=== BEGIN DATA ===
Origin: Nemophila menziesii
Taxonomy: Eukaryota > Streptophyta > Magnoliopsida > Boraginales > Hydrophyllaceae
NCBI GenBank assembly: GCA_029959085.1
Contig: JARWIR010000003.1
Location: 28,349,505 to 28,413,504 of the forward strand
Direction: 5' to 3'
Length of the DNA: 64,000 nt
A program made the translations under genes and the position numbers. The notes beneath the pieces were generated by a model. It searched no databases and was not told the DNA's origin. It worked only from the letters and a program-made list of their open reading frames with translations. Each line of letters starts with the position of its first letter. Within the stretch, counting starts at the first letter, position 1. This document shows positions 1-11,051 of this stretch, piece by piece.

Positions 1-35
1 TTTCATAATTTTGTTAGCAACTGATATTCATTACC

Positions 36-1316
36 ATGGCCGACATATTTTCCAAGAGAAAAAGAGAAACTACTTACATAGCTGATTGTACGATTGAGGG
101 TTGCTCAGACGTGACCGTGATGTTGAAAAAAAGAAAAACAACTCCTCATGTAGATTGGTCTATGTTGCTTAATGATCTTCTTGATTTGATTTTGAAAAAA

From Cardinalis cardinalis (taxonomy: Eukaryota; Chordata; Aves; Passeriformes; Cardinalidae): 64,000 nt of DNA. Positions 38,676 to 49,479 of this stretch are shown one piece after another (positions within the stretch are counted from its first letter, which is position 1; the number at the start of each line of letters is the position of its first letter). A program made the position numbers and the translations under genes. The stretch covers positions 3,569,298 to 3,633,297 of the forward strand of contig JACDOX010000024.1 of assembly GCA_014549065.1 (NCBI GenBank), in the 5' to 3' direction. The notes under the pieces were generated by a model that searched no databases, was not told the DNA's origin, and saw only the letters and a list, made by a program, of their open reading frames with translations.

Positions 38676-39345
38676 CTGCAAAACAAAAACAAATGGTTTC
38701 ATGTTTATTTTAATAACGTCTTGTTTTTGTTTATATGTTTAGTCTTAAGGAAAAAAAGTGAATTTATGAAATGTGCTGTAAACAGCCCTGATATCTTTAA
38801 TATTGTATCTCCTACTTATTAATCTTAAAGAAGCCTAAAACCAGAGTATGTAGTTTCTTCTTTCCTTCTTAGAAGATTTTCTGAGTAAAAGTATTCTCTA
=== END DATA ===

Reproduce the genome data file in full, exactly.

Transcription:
Origin: Nemophila menziesii
Taxonomy: Eukaryota > Streptophyta > Magnoliopsida > Boraginales > Hydrophyllaceae
NCBI GenBank assembly: GCA_029959085.1
Contig: JARWIR010000003.1
Location: 28,349,505 to 28,413,504 of the forward strand
Direction: 5' to 3'
Length of the DNA: 64,000 nt
A program made the translations under genes and the position numbers. The notes beneath the pieces were generated by a model. It searched no databases and was not told the DNA's origin. It worked only from the letters and a program-made list of their open reading frames with translations. Each line of letters starts with the position of its first letter. Within the stretch, counting starts at the first letter, position 1. This document shows positions 1-11,051 of this stretch, piece by piece.

Positions 1-35
1 TTTCATAATTTTGTTAGCAACTGATATTCATTACC

Positions 36-1316
36 ATGGCCGACATATTTTCCAAGAGAAAAAGAGAAACTACTTACATAGCTGATTGTACGATTGAGGG
101 TTGCTCAGACGTGACCGTGATGTTGAAAAAAAGAAAAACAACTCCTCATGTAGATTGGTCTATGTTGCTTAATGATCTTCTTGATTTGATTTTGAAAAAA

From Cardinalis cardinalis (taxonomy: Eukaryota; Chordata; Aves; Passeriformes; Cardinalidae): 64,000 nt of DNA. Positions 38,676 to 49,479 of this stretch are shown one piece after another (positions within the stretch are counted from its first letter, which is position 1; the number at the start of each line of letters is the position of its first letter). A program made the position numbers and the translations under genes. The stretch covers positions 3,569,298 to 3,633,297 of the forward strand of contig JACDOX010000024.1 of assembly GCA_014549065.1 (NCBI GenBank), in the 5' to 3' direction. The notes under the pieces were generated by a model that searched no databases, was not told the DNA's origin, and saw only the letters and a list, made by a program, of their open reading frames with translations.

Positions 38676-39345
38676 CTGCAAAACAAAAACAAATGGTTTC
38701 ATGTTTATTTTAATAACGTCTTGTTTTTGTTTATATGTTTAGTCTTAAGGAAAAAAAGTGAATTTATGAAATGTGCTGTAAACAGCCCTGATATCTTTAA
38801 TATTGTATCTCCTACTTATTAATCTTAAAGAAGCCTAAAACCAGAGTATGTAGTTTCTTCTTTCCTTCTTAGAAGATTTTCTGAGTAAAAGTATTCTCTA